Not only has the government had its hand in infringing on the attorney-client privilege, it also took secrecy to a new level when prosecutors sought to keep Mr. al-Nashiri out of the first closed session of the Guantánamo military commissions since the system was “reformed” in 2009. Al-Nashiri’s defense counsel vehemently opposed keeping the accused out of any court proceedings, citing a defendant’s right to be present, his right to participate in his defense, and his right to effective assistance of counsel. The prosecution’s classified information expert, Joanna Baltes, said that a defendant can be closed out of an interlocutory matter unless he is the source of the information to be presented during the hearing. In other words, unless he is going to testify at the closed session, the defendant can be barred from attending the session. She further claimed that the Sixth Amendment right to confrontation is a trial right and does not attach in the pretrial phase; therefore, a defendant has a right to be present if the government presents classified information in its case in chief (the public can be excluded), but he has no right to be present if the government wants to present the same information in a closed session in the pretrial phase.

Finding that the potential for “grave damage to national security” existed, Judge Pohl closed the hearing to the public. He also excluded al-Nashiri from the hearing because he was “not the source of the classified information.” Although al-Nashiri’s defense counsel was present in the closed session, nothing that was discussed can be corroborated or denied as truth or otherwise by al-Nashiri because defense counsel is prohibited from disclosing and discussing classified information with him. Not only does this undermine basic principles of due process, it also impacts the ability of the defense to assemble evidence in support of mitigation in a death penalty case. The first closed hearing of the new and improved military commissions will not only have a grave impact on al-Nashiri’s case, it will impact the system as a whole.

What if this had happened in the U.S. civilian court system? Likely more people would have heard about it, and there would be immense public outcry demanding stronger protections for the attorney-client privilege. But, in this instance, the disclosure affected defense counsel for these reviled prisoners, stigmatized by their detention in a facility built for “the worst of the worst.” The individuals who were harmed were detainees and their defense counsel — not exactly a popular group that draws large public outcry when their rights are infringed. The lack of protection for defense communications makes it nearly impossible for defense counsel to properly and effectively prepare their cases — death penalty cases — if their communications are constantly being monitored by the government.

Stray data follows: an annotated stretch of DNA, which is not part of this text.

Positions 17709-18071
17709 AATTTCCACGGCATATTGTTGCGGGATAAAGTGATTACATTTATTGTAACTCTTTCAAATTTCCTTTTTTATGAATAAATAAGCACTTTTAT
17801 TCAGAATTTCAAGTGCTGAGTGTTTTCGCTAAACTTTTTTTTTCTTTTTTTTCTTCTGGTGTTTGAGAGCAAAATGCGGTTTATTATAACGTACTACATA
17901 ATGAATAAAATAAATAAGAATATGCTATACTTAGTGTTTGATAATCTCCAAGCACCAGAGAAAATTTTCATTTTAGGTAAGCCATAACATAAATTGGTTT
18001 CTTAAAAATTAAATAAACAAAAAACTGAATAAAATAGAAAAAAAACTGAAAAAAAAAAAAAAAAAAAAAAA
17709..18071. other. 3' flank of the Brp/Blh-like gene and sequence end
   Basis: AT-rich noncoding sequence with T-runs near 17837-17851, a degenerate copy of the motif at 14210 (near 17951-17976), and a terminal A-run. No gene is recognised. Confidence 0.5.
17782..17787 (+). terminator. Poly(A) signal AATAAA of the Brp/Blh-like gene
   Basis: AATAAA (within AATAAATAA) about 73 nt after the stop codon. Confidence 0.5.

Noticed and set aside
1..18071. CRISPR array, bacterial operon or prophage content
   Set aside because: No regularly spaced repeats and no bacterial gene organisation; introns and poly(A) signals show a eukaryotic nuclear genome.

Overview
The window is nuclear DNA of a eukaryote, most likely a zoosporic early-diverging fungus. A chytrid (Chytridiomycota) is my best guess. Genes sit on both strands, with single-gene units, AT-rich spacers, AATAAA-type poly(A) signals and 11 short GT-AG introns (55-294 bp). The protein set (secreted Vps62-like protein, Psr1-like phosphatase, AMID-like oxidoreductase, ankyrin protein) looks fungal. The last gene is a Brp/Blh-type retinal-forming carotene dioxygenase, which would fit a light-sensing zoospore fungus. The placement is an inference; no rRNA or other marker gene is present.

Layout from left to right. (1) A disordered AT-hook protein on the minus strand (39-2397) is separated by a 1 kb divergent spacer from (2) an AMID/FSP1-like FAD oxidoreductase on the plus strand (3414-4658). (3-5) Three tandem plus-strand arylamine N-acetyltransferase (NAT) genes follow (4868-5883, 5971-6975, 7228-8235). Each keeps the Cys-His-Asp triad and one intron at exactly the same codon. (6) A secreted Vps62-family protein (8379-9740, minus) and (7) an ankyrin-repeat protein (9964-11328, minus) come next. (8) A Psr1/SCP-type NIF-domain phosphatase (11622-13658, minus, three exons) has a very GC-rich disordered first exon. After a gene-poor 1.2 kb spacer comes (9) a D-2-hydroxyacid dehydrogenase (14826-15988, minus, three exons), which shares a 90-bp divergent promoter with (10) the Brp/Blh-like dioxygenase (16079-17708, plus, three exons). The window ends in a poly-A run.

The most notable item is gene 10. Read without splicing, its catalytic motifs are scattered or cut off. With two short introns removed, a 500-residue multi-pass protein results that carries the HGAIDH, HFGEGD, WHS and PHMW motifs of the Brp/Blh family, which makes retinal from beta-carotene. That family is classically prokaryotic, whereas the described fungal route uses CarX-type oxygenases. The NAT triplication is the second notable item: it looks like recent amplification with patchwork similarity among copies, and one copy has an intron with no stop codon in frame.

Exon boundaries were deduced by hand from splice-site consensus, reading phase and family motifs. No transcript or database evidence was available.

This disregard for privileged communications further legitimizes the criticism that military commissions do not afford detainees a fair process. After 12 years of commission hearings, it is clear that the military commissions system was created to avoid granting the full gamut of legal protections afforded defendants in the U.S. civilian justice system. The military commissions have suffered from numerous unfair procedures, and reading and accessing defense counsel emails and communications with clients are just examples of the blatant disregard of the U.S. government for the rights of these defendants.

It should be in the prosecution’s best interest to uphold the integrity of the justice system, regardless of where the United States is holding trial or who is being defended. The commission system should afford equal protection to maintain credibility. After all, these are capital cases and the world is watching to see how the United States administers justice. Releasing private information belonging to one party and creating a system that makes it impossible to fairly defend an individual do not abide with the principles of the United States to promote equal treatment and fair and impartial trials around the world.

About the Author 

Natalie Salvaggio is the summer law clerk for NACDL's National Security and Privacy Program. She will earn her law degree and master's degree in global policy studies in spring 2014 from the University of Texas, Austin.